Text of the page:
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J Consult Clin Psychol. 2007 Feb;75(1):175-80.

Overvaluation of shape and weight in binge eating disorder.

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1
Department of Psychiatry, Yale University School of Medicine, New Haven, CT 06519, USA. joshua.hrabosky@yale.edu

Abstract

The excessive influence of shape or weight on self-evaluation--referred to as overvaluation--is considered by some a central feature across eating disorders but is not a diagnostic requirement for binge eating disorder (BED). This study examined shape/weight overvaluation in 399 consecutive patients with BED. Participants completed semistructured interviews, including the Eating Disorder Examination (EDE; C. G. Fairburn & Z. Cooper, 1993) and several self-report measures. Shape/weight overvaluation was unrelated to body mass index (BMI) but was strongly associated with measures of eating-related psychopathology and psychological status (i.e., higher depression and lower self-esteem). Participants were categorized via EDE guidelines into 1 of 2 groups: clinical overvaluation (58%) or subclinical overvaluation (42%). The 2 groups did not differ significantly in BMI or binge eating frequency, but the clinical overvaluation group had significantly greater eating-related psychopathology and poorer psychological status than the subclinical overvaluation group. Findings suggest that overvaluation does not simply reflect concern commensurate with being overweight but is strongly associated with eating-related psychopathology and psychological functioning and warrants consideration as a diagnostic feature for BED.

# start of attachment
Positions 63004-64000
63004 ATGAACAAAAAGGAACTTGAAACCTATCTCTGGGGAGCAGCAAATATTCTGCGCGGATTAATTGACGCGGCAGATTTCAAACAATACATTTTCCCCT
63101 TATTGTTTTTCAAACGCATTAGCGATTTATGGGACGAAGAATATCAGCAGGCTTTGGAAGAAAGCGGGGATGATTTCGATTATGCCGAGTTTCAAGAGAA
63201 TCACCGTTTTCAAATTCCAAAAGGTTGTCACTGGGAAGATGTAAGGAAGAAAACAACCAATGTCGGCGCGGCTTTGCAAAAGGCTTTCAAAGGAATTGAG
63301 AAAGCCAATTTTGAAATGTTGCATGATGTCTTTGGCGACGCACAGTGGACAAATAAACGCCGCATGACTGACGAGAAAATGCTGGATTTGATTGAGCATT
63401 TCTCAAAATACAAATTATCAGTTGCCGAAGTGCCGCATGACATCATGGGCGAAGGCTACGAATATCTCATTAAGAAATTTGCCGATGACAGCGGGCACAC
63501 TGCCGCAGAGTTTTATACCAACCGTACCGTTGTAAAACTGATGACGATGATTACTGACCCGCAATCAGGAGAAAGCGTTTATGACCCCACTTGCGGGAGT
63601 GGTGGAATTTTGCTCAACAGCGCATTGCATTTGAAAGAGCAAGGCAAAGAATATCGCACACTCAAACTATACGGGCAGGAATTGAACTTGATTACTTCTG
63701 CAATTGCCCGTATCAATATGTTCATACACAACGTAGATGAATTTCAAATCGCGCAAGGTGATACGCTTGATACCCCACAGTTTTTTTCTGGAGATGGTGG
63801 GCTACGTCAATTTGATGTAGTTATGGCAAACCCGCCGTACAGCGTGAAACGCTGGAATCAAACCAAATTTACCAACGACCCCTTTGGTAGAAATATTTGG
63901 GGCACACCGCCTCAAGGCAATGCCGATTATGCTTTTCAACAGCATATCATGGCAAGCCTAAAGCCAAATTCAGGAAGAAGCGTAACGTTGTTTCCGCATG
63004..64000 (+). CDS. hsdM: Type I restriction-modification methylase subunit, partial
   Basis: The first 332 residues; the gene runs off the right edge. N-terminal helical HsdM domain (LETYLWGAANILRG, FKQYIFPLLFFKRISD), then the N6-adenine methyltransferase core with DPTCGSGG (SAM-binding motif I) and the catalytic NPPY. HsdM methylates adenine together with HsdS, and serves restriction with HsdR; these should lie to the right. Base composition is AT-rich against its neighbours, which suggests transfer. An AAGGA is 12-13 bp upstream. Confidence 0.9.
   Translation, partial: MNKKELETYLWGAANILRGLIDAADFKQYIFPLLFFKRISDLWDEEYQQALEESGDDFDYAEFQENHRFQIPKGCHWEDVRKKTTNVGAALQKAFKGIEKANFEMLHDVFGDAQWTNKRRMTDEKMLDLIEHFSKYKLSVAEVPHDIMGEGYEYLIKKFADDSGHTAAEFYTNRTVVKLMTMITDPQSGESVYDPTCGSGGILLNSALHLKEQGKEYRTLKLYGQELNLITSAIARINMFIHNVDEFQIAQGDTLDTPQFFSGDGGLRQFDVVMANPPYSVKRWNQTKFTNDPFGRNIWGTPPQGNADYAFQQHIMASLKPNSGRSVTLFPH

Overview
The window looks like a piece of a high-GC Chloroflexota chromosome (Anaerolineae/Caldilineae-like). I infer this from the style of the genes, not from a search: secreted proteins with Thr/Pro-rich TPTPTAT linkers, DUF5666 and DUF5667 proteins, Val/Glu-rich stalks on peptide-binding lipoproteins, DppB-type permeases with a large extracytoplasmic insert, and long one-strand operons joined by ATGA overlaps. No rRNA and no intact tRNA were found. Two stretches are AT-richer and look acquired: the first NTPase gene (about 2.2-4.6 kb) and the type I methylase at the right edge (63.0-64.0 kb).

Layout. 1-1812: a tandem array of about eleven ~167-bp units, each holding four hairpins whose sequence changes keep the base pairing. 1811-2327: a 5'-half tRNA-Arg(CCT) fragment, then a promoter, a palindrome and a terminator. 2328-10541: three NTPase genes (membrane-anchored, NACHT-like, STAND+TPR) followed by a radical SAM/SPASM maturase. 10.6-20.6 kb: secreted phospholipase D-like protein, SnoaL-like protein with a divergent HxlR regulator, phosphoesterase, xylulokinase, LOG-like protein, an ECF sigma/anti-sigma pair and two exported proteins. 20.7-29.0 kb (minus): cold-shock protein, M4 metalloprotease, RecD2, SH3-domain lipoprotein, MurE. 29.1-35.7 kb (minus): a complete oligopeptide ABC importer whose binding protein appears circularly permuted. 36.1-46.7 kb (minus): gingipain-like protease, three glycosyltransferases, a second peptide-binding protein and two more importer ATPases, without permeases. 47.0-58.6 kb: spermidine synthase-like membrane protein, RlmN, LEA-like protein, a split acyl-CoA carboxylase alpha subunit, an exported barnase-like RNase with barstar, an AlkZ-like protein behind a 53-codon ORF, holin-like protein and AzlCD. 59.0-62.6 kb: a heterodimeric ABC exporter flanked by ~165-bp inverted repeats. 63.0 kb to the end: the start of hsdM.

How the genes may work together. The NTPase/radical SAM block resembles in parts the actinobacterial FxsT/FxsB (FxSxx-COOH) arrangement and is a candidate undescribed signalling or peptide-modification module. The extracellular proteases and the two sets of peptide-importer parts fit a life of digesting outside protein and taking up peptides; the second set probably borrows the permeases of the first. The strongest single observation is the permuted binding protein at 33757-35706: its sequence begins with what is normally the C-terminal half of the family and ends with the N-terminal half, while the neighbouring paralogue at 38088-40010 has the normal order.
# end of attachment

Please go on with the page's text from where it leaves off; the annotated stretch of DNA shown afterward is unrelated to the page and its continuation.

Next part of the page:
PMID:
17295577
DOI:
10.1037/0022-006X.75.1.175
[Indexed for MEDLINE]
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